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Schneider 180mm 28 AF Tele Xenar lens

cmdr

Active Member
I would like to know if anyone has had experience with both the Schneider 180mm 2.8 manual focus lens, as well as the Schneider 180 2.8 auto focus lens? Currently I'm using the Schneider 180mm 2.8 manual focus version, and was wondering if anyone has noticed any optical difference between the manual focus and auto focus version.

In reviewing the MTF chart for the Schneider 180mm 2.8 auto focus version, I noticed that there is just a tad of barrel distortion versus the manual focus version has a tad of pincusion distortion. It is quite rare for a tele lens such as the 180mm focal length to have barrel distortion. I am interested in obtaining a 180mm 2.8 AF version, but I wasn't sure if there would be any advantage optically speaking over the manual version.

Thanks,
Dale
 

cmdr

Active Member
John,

Thanks for your input. I would suspect that the Schneider 180mm auto focus version has a shorter distance to travel as far as rotating the focus dial from zero to infinity. This would make sense as to save power so the internal dc motor inside the lens won't drain as much power in order to rotate the lens a farther distance. What fascinates me is that the MTF chart for the 180mm auto focus lens looks like it has been slightly improved over the 180mm manual focus version. This improvement is more evident at f/2.8. The fact that the Schneider 180mm auto focus version shows a slight degree of barrel distortion as opposed to the traditional pincushion distortion of a tele lens in this focal length is most unusual indeed. My understanding of lens construction and design is that manual focus lenses generally are more durable than compared to the very same lens in an auto focus version.

With the Schneider 180mm manual focus lens that I currently have, I've been quite happy with the results, especially with big enlargements such as a 16"x16" or a 20"x20" size print. I suppose one question that comes to mind is since you have both the manual focus and auto focus version of the Schneider 180mm lens, does one produce images with a particular look or characteristic that causes you to prefer one over the other?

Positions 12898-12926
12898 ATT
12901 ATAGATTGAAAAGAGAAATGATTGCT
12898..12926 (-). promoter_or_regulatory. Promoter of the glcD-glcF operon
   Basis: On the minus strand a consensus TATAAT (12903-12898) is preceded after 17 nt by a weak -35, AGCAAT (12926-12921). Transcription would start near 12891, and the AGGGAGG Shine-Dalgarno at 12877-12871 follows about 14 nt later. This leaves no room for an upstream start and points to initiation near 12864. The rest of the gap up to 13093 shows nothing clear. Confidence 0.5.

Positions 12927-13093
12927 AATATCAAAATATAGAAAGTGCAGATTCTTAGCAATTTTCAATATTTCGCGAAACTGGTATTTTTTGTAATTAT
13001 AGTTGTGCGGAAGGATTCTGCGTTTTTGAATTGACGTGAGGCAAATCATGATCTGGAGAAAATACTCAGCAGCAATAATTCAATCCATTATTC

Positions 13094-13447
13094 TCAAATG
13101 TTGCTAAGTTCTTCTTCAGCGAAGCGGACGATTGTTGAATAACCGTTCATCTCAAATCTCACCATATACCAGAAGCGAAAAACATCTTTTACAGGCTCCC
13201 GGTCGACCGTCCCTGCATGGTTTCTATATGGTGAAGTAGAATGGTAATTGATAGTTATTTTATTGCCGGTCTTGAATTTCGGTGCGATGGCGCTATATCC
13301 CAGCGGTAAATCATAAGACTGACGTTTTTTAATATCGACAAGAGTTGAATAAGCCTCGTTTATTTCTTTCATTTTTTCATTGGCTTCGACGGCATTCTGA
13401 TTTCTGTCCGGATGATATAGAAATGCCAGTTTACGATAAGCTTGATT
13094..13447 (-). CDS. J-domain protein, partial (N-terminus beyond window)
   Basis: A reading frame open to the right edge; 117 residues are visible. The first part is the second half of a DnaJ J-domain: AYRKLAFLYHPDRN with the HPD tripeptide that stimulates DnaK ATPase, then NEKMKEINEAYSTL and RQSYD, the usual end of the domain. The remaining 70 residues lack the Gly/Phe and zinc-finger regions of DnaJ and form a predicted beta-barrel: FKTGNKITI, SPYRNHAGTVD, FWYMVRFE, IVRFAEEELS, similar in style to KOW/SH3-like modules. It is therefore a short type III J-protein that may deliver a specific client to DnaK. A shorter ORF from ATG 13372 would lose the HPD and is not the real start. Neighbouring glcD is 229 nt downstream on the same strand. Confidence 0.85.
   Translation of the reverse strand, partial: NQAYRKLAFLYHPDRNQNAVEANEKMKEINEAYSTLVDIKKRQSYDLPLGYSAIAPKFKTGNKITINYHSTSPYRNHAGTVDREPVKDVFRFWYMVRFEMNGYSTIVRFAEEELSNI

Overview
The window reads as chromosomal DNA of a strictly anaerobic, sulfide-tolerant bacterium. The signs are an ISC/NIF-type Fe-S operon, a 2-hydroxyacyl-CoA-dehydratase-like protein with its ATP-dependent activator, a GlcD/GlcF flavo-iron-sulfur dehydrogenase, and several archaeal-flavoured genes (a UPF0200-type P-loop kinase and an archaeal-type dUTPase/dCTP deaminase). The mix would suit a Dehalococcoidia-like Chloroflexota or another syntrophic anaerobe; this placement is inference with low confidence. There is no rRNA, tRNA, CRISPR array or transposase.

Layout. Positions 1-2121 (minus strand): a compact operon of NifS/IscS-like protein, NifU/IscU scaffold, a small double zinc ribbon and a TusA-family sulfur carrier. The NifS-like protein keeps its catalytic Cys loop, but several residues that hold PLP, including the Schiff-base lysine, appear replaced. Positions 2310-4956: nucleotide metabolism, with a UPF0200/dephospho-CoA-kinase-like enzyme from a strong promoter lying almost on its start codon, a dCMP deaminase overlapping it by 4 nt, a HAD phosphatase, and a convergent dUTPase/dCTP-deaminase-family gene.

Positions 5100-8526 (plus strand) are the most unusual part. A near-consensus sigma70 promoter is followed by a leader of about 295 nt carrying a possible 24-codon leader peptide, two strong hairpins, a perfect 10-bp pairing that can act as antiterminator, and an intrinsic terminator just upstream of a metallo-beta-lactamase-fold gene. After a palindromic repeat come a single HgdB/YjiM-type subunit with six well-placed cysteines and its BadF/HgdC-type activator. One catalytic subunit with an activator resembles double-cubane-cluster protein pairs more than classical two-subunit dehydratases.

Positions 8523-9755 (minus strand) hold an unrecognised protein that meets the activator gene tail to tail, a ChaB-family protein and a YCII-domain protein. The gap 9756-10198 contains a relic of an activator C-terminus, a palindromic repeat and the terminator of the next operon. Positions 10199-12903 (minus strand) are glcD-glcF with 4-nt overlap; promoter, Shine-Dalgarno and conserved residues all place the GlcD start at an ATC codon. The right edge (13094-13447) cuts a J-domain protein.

Thank you,
Dale
 

cmdr

Active Member
John,

I am sure that the Schneider 180mm 2.8 Tele Xenar AF lens makes images with a different look than compared to 180mm 2.8 manual focus lens. For me, the difficult part seems to be having the opportunity to try a 180mm 2.8 auto focus lens to see if I like the look of the images that it produces. If I knew right away that I liked the look of the images produced by the auto focus version, I would buy one tomorrow. I kind of wish that there was a source in the US where people could rent Rollei bodies and lenses. This would enable more people to have an opportunity to see first hand the quality of the Rollei equipment as well as to witness the first class images that the Schneider and Zeiss lenses can produce. Canon has a program where they will ship a loaner lens to a photographer anywhere in the US. Sure one will pay for the shipping and the cost to return the lens when they're done, but at least the photographer has a source to obtain any Canon lens that they need, and often times the photographer will end up purchasing that particular lens anyway. I believe that it takes money to make money, and if Rollei would set up such a source, I am quite sure that they would be selling more lenses. Anytime you start to circulate high quality photographic equipment amongst a populace who has an interest in making exceptional high quality images, some will say yes, I like it and start purchasing a system, and some will pass and go on, but that's how the reality of marketing a product works. With the exception of a few photographic stores in the New York City area, there aren't really many camera stores in the US who carry Rollei at all. Even though Rollei recently introduced the 6008AF digital bundle with the new E motion Sinar digital back, unless your familiar with Rollei either by personal recommendation or you've had a chance to experience the high quality of using Rollei products, more than likely you will tend to look at a brand that you're familiar with or have seen in the hands of other photographers. Over the last six years I have come across hundreds of professional photographers through various photo shoots, media press conferences, fashion shows, and portrait workshops. And in all that time, I've only come across one photographer who used a Rollei medium format camera, a TLR as a matter of fact. So Rollei needs to get on the ball and start doing some serious marketing.

Regards,
Dale
 
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